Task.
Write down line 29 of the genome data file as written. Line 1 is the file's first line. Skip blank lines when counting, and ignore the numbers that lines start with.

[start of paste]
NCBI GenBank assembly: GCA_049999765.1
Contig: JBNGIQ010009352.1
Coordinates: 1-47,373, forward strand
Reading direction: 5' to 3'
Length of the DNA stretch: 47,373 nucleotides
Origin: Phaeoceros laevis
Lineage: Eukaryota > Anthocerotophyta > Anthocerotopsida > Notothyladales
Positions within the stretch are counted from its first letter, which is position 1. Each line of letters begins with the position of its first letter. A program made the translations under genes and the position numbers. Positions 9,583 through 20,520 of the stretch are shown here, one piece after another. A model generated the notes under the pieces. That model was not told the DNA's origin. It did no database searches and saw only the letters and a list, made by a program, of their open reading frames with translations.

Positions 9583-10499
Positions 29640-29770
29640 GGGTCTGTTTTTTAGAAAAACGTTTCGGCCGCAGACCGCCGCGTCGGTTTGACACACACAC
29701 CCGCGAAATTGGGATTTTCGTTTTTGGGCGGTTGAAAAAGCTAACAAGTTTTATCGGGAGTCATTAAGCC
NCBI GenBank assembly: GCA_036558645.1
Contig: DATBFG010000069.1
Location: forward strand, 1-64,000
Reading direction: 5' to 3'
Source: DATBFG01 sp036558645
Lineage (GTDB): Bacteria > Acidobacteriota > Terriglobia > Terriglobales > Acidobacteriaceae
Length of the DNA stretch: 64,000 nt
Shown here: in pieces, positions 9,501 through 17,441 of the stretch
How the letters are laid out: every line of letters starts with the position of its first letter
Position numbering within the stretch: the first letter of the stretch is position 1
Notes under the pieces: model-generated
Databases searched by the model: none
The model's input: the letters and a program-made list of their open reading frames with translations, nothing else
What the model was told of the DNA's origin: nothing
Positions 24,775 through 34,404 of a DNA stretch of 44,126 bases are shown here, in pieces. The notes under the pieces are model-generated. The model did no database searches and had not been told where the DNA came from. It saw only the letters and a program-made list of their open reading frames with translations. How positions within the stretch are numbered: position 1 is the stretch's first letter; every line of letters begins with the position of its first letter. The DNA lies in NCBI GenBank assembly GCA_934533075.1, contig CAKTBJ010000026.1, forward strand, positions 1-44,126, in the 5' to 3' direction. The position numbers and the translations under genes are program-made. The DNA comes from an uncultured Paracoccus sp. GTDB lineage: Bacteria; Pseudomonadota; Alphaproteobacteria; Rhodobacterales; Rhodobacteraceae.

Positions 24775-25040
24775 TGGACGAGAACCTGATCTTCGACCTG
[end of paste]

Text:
24775 TGGACGAGAACCTGATCTTCGACCTG